After a three-day training camp at the Air Canada Centre this past weekend in Toronto, the Canadian Men’s National team kicked off their European tour of 11 exhibition games, with a 1-1 record.
After landing less than 24 hours earlier, Canada dropped the first game to Slovenia 92-80, but bounced back nicely yesterday with an 80-75 victory over Ukraine.
Notable absences have been Cleveland Cavaliers forwards Andrew Wiggins and Anthony Bennett, as well as Sacramento Kings first-round pick Nick Stauskas.
Fortunately, Wiggins and Stauskas have made it clear they wish to join the team at some point during the tour. According to Wiggins’ father – Mitchell, and Stauskas himself, both players expect to join the team sooner, rather than later.
The team’s next game will be today versus Georgia in Slovenia, before the team takes four days off for rest and practice. They will then head to Croatia to take on their national team on August 1st, before heading to Italy and Spain to take on Serbia, Bosnia, Spain, Turkey, and Angola respectively.
The next couple of weeks will be fun to watch, especially since Canadian basketball fans can see how Canada stacks up against some of the best national programs the world has to offer.
A Look to the Future
With the up-and-coming of the best generation of basketball players to ever touch hardwood here in the Great White North, it can be easy to assume that Canada Basketball is gearing up for a renaissance in their program’s history.
With the fresh blood of Corey Joseph, Kelly Olynyk, Tristan Thompson, Andrew Wiggins, and Anthony Bennett (say what you want, but he put up great numbers in the summer league and is finally healthy for the first time in two years), Canada looks to be a slam dunk (excuse the pun) for the 2016 Olympic games in Rio.
That is a heck of a starting five right there alone, but let’s get something straight; this team has a loooooong way to go before it can be considered a true power house on the international stage.
A Learning Experience
One of those first steps was in fact a stumble last year during the FIBA America’s championship, a tournament that could have qualified Canada for 2016 in Rio.
After getting off to a great 4-1 start in the tourney, Canada, currently ranked 26th in the world, would go on to lose two straight to 39th ranked Venezuela and 43rd ranked Dominican Republic before showing some life but eventually falling to South American powerhouse Argentina.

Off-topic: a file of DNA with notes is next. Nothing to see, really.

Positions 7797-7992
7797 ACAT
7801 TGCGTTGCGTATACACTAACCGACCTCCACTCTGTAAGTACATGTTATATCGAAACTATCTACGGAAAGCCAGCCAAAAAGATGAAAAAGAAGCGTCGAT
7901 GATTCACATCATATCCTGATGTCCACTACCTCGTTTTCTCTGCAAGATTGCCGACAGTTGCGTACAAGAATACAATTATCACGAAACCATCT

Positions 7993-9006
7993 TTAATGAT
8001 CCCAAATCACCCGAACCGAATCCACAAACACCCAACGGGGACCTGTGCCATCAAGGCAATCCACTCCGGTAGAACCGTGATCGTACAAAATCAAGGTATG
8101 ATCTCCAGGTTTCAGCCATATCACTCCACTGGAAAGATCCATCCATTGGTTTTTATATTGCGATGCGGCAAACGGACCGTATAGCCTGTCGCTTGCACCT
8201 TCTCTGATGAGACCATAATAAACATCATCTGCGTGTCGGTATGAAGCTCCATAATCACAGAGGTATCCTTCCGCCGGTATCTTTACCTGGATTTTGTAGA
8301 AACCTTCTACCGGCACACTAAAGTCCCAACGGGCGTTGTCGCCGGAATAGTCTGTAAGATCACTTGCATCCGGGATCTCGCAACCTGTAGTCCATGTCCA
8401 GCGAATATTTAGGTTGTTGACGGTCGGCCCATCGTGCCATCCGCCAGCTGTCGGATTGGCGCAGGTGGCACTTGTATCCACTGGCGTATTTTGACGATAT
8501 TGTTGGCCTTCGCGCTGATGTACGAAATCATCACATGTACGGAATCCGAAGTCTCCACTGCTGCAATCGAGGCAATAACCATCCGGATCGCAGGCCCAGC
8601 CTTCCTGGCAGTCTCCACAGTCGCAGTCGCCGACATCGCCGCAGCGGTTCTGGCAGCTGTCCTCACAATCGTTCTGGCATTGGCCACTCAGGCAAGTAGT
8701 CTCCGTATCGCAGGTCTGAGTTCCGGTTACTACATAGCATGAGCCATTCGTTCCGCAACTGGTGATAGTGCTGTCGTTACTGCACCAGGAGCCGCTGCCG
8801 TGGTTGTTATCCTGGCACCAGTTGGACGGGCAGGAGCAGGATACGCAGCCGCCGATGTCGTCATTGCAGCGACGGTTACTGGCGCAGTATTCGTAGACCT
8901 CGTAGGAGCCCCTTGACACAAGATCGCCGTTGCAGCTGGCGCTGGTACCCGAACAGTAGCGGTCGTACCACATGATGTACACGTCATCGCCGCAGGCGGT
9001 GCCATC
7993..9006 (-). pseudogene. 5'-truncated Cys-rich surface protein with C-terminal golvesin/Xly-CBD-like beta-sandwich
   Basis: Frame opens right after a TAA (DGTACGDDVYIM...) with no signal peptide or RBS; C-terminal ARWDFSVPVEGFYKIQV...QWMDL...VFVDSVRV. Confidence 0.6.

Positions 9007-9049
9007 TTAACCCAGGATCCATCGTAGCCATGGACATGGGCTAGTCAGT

The 4-4 record kept Canada out of the next round and effectively eliminated their hopes of even qualifying for this year’s world championships, thus forcing Canada to schedule this 11 game exhibition trip instead of playing for another shot at Rio.
The general mood around the country seems to be one of patience, and rightfully so. The team from last year consisted of long-time veterans and newcomers who clearly needed more time to gel. It should also be noted that the team was missing the two most important players of them all, a young college superstar named Andrew Wiggins and future hall of famer Steve Nash.
Different Ways to Lead
Wiggins can be excused, as he was still only 18 at the time and was preparing for his only NCAA season he would ever play. Personally, however, I feel Nash would have been more valuable at that time in his shorts on the court showing the young guys what it takes to be a legend, rather than just telling them in an expensive suit from some boardroom over the phone in Toronto or Los Angeles.
It’s a harsh truth when a guy as good as Nash decides playing in the national program is not his game anymore, but I do admire his approach as a GM and letting the young guys get a crack and learn to grow together while he learns to become the Pat Riley of Canada.
So far it’s worked; getting young guys like Wiggins to buy in has not been a problem. You don’t tell the greatest basketball player ever to play for your country “no” when he says the program really needs you. Apparently NBA teams have a hard time saying no to Nash as well; it’s part of the reason why Wiggins still might play for Canada in the last couple of European exhibition matches in early August.
We might have a young Pat Riley on our hands yet.
Alas, there will be a lot of time for this group to gel as they progress in their careers, and if all goes according to plan, Canada might be the next Spain that will look to challenge the mighty US of A for top spot, maybe even take it by 2020 in Tokyo.
So stay strong hoops fans, even though we will be watching from the sidelines as the USA and Spain likely run through the best the rest of the world has to offer, take solace knowing that the old phrase “we’ll get ‘em next year” has never been truer than now.
We won’t take the throne just yet, but we will make the gods of this game sweat and take notice, and I can’t wait to see it.
If you’re interested in following Canada’s gelling process over in Europe the next few weeks, be sure to check out Canada Basketball for all the latest highlights and news.